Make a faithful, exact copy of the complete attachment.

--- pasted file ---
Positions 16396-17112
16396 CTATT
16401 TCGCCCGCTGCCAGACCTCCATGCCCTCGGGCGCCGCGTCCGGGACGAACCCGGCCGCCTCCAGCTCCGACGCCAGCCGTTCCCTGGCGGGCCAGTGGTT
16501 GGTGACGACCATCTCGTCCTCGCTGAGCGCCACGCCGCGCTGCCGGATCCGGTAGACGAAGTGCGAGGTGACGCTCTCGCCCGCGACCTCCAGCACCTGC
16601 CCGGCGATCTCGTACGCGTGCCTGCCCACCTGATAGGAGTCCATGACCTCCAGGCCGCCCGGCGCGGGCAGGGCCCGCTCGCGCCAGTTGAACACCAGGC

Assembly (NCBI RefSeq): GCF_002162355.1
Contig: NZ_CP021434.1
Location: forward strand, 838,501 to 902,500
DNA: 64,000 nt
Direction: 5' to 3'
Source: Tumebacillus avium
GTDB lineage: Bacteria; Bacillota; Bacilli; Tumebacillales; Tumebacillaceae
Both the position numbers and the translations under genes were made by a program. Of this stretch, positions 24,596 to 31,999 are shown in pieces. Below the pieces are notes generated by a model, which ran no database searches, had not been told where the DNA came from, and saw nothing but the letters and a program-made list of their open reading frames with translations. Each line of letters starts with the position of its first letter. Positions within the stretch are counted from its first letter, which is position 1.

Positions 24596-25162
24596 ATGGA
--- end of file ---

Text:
Positions 16396-17112
16396 CTATT
16401 TCGCCCGCTGCCAGACCTCCATGCCCTCGGGCGCCGCGTCCGGGACGAACCCGGCCGCCTCCAGCTCCGACGCCAGCCGTTCCCTGGCGGGCCAGTGGTT
16501 GGTGACGACCATCTCGTCCTCGCTGAGCGCCACGCCGCGCTGCCGGATCCGGTAGACGAAGTGCGAGGTGACGCTCTCGCCCGCGACCTCCAGCACCTGC
16601 CCGGCGATCTCGTACGCGTGCCTGCCCACCTGATAGGAGTCCATGACCTCCAGGCCGCCCGGCGCGGGCAGGGCCCGCTCGCGCCAGTTGAACACCAGGC

Assembly (NCBI RefSeq): GCF_002162355.1
Contig: NZ_CP021434.1
Location: forward strand, 838,501 to 902,500
DNA: 64,000 nt
Direction: 5' to 3'
Source: Tumebacillus avium
GTDB lineage: Bacteria; Bacillota; Bacilli; Tumebacillales; Tumebacillaceae
Both the position numbers and the translations under genes were made by a program. Of this stretch, positions 24,596 to 31,999 are shown in pieces. Below the pieces are notes generated by a model, which ran no database searches, had not been told where the DNA came from, and saw nothing but the letters and a program-made list of their open reading frames with translations. Each line of letters starts with the position of its first letter. Positions within the stretch are counted from its first letter, which is position 1.

Positions 24596-25162
24596 ATGGA